The Byzantine historian Scylitzes about the Bulgarian Samuil

 The Byzantine historian Scylitzes describes how Samuil, son of a Bulgarian noble, became ruler of all Bulgaria
                                                                       11th-12th c.

Immediately after the death of Emperor Ioannes the Bulgarians rose in revolt and four brothers were chosen to govern them: David, Moses, Aaron and Samuil, sons of one of the all-powerful comites of the Bulgarians and for this reason named Kometopouli…Of the four brothers, David was immediately killed by some Wallachian vagabonds between Castoria, Prespa and the so-called “Fair Oak Wood.” While besieging Seres, Moses was hit by a stone cast from the wall and died. Aaron was killed by his brother Samuil on July 14 in the place called Razmetanitsa, together with all his kin, because he was a sup­porter, so they say, of the Byzantines, or because he was trying to seize power for himself. Only his son Vladislav Ivan was saved by Samuil’s son Radomir Roman. Thus Samuil became the absolute ruler of all Bulgaria …

Georgii Cedreni compendium, op. cit., pp. 434-435; cf. ГИБИ, VI. p. 275; the original is in Greek

The Byzantine historian Scylitzes describes the wars between Bulgaria under Tsar Samuil and Byzantium

11th-12th c.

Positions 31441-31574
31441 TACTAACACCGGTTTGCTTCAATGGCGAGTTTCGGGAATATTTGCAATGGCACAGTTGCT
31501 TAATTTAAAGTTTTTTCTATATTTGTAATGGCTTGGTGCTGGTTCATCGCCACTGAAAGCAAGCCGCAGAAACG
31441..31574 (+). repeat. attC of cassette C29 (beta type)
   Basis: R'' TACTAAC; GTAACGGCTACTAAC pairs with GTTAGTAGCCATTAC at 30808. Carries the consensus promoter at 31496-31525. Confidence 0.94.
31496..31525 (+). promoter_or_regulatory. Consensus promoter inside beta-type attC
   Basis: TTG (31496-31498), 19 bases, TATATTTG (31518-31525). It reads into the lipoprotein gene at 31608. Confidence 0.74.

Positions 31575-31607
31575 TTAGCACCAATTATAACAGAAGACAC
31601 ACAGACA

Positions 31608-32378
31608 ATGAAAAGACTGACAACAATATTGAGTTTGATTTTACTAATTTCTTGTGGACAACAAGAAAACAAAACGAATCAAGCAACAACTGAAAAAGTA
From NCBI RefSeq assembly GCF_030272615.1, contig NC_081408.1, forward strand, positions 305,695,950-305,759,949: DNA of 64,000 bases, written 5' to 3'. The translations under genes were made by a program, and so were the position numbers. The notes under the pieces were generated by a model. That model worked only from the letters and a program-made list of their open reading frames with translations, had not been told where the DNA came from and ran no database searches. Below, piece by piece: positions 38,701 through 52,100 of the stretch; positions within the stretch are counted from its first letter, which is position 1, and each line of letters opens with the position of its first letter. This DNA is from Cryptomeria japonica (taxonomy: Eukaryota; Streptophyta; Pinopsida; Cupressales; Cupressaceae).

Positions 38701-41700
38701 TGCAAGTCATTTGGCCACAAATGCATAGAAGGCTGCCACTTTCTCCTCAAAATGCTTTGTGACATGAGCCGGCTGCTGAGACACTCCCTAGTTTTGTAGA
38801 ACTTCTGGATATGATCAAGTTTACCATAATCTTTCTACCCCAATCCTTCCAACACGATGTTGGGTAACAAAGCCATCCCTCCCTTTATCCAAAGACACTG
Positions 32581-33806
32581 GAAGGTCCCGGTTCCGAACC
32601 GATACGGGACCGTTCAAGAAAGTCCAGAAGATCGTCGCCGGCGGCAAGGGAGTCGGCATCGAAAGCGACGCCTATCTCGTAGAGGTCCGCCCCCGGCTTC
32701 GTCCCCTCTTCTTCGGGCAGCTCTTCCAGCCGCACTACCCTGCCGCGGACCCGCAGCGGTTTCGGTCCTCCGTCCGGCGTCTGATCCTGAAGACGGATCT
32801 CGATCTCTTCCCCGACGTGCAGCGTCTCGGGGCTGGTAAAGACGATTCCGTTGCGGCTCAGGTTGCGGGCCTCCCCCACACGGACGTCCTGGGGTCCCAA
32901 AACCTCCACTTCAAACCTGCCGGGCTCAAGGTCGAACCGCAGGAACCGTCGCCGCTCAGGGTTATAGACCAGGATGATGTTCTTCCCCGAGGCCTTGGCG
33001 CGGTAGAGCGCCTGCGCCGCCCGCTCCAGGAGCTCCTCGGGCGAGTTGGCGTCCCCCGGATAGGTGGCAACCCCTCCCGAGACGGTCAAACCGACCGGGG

Samuil set out against Thessalonica and deployed the main part of his army in ambushes and traps, and he sent only a small part on an incursion to Thessalonica itself … Samuil camped on the opposite bank. Because of the torrential rains, the river rose and caused floods, so that no battle was expected at that moment. The magister, however, by inspecting the upper and lower reaches of the river, found a place through which he thought he could cross. In the night, having roused his troops, he crossed the river and attacked Samuil’s soldiers in their carefree sleep. A very large number of them were massacred, without anybody thinking of defense. Samuil himself and his son Roman were wounded, receiving grave wounds, and would have been taken prisoners, had they not mixed with the dead, lying as though dead. When night fell, they secretly fled towards the Aetolian Mountains and from there, across the peaks of these mountains, crossed the Pindus and took refuge in Bulgaria. And the magister, after freeing the Byzantines who had been taken prisoners, and strip­ping the Bulgarians who had fallen, looted the enemy camp and with very rich booty returned to Thessalonica with his troops…